The Beethoven song, Die Ehre Gottes aus der Natur, played itself endlessly in my head, its rhythm chiming occasionally with the tram wheels rattling over expansion joints in the rails. As a piece of music it was soundly constructed in a ternary form that was already well established as a basic compositional framework by Beethoven's time: roughly ABA, with A representing an arresting, declamatory first section and B a softer, more reflective middle section, before repeating some of the first section A and bringing it to a triumphant close. Beethoven had made the change of key, needed to point the contrast between A and B, in a characteristically revolutionary way: a direct plunge into the flat submediant, a tonal device for which I can only think of very rare examples in all the work of Mozart and Haydn, Beethoven's older contemporaries. It's a magical transition. You can judge the raw effect on the keyboard, by playing several chords of C major increasingly loud, pausing for a moment and then playing softly a few chords of A flat major. It's like the sun coming out on a storm-lashed landscape, like calm harbour waters reached after navigating rough seas. Some would liken it to arriving, after scaling the heights, at the plateau of orgasm: others, more superficially, to something like lemon mousse after vindaloo. I preferred - the realisation of any of these similes seeming unlikely in the immediate future - to liken it to someone you love passionately but believe to be far away appearing unexpectedly at your side and slipping an arm round your waist; the flat submediant effect Adèle might have created if she'd been waiting for me in Cologne station.

(It's not an effect to squander: do it too often, and it spoils. Skilled harmonic practitioners can use it very subtly, though, by what they call - all practitioners tend to further cloak their mysteries in impenetrable jargon - the cycle of flat submediants, moving from C major to A flat, as above, and thence to E major and back 'home' to C major.)

The verse was very curious. Although vast in its initial sweep, it didn't lead very far, it came to no conclusion, it seemed truncated:

Die Himmel rühmen des Ewigen Ehre
Ihr Schall pflanzt seinen Namen fort.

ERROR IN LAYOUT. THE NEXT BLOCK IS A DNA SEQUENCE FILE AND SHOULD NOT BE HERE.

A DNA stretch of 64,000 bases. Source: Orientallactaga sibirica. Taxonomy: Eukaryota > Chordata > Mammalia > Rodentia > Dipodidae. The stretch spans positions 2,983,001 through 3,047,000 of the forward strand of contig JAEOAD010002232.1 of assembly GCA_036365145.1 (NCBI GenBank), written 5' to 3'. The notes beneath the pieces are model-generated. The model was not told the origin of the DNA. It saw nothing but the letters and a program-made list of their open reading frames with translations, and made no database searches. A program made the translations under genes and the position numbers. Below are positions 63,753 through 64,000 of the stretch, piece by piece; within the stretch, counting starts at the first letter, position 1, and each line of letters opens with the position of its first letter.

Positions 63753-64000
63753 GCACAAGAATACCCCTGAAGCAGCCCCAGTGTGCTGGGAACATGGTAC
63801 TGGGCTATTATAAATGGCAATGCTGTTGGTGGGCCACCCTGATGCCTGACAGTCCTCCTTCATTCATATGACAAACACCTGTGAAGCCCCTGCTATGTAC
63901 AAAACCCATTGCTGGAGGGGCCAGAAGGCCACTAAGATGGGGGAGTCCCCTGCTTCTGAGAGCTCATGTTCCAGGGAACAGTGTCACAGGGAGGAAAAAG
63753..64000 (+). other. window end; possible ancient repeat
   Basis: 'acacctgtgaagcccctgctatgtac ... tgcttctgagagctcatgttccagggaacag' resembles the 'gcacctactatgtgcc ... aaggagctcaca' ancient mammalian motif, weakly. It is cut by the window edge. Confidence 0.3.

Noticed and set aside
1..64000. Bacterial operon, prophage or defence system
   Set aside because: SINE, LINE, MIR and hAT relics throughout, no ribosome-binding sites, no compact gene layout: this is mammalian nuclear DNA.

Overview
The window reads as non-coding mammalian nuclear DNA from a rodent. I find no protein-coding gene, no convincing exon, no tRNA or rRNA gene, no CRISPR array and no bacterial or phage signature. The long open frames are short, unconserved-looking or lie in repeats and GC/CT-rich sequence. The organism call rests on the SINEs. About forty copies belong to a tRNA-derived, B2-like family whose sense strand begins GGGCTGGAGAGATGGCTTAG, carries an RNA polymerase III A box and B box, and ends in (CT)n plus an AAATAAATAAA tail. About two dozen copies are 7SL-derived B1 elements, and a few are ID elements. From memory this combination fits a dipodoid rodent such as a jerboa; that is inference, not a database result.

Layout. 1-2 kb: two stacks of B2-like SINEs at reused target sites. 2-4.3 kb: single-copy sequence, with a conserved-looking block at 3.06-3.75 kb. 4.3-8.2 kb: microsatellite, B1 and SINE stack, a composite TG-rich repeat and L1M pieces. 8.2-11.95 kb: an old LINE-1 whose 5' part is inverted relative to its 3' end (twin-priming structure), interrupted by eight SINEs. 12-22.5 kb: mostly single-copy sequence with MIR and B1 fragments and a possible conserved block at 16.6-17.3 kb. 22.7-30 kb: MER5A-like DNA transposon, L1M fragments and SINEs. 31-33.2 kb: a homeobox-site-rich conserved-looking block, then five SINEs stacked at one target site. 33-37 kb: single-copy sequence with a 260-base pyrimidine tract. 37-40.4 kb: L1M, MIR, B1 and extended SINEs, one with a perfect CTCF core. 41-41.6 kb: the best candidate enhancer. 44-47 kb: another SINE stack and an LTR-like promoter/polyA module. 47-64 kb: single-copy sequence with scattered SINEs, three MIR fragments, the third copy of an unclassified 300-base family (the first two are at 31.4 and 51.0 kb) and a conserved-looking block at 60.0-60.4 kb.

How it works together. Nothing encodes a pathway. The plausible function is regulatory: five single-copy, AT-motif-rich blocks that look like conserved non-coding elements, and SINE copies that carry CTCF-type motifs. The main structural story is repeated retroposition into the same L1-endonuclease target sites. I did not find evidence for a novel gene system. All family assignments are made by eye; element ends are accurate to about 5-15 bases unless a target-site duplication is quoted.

Ihn rühmt der Erdkreis, ihn preisen die Meere,
Vernimm', O Mensch, ihr göttlich Wort!

Wer trägt des Himmels unzählbare Sterne?
Wer führt die Sonn' aus ihrem Zelt?
Sie kommt und leuchtet und lacht uns von ferne
Und läuft den Weg, als wie ein Held.

The heavens announce the glory of the Eternal,
Their sound perpetuates his name.
The earth proclaims him, the oceans praise him,
O man, accept their godlike word!

Who bears the innumerable stars of the heavens?
Who draws forth the sun from his canopy?
He [i.e. the sun] comes and shines and greets us with laughter from afar
And, like a hero, runs his course.

(My translation). Later enquiry showed that in the original there are indeed four other verses, building to an arresting climax in which 'the Eternal' claims, as our creator, our love and invites us to share in his joy. The poem, an extract from Geistlichen Oden und Lieder (Spiritual Odes and Songs, 1757) is by Christian Fürchtegott Gellert, who died in Leipzig in 1769, the year before Beethoven was born. Beethoven set six of these poems for soprano and piano in 1803, the year of the very fine Horneman miniature portrait described a few pages back.

Why did Beethoven stop at the second verse? Maybe it's something to do with the evocation of a hero, a giant of existence beyond morality, representing a spirit of boundless creative energy unconfined by the dimensions of the universe, whose chief characteristic is joy. Beethoven found this concept compelling enough to express it much more fully 20 years later, as the culmination of a long-held project, in the final movement of his 9th symphony through some lines from Friedrich Schiller's An die Freude (Ode to Joy, 1785). Here, after the most massive flat submediant plunge in the history of music to the words vor Gott (before God), there's an awed silence for a moment; then, little by little, magically, bassoons and bass drum, clarinets, horns and flutes and most un-Beethovenian cymbals and triangle (known as 'Turkish music' and very popular in the Vienna of his day) and finally oboes and trumpets fall in to produce a sparkling military march, to which Beethoven sets Schiller's words, slightly adapted to fit his jaunty, irrepressible tune:

Froh wie seine Sonnen fliegen
Durch des Himmel's prächt'gen Plan,
Laufet, Brüder, eure Bahn,
Freudig wie ein Held zum Siegen.

As joyfully as his [i.e. God's] suns fly
Though the splendid design of the universe,
Run your course, brothers,
With the exultation of a victorious hero.

(My translation.) I hadn't expected these insights into Beethoven's spiritual development to flow from the goings-on in M. Kula's church, nor to realise what an embryonic precursor of much greater things Die Ehre Gottes aus der Natur was. Neither George nor I could be said to have enjoyed the Liège experience very much, but at least his ankle was now rested and back to normal. As for me, I derived a certain modest, but hardly celestial, joy from occasionally patting the wad of Belgian banknotes in my back pocket.

A succession of short lifts that afternoon took us to the German frontier.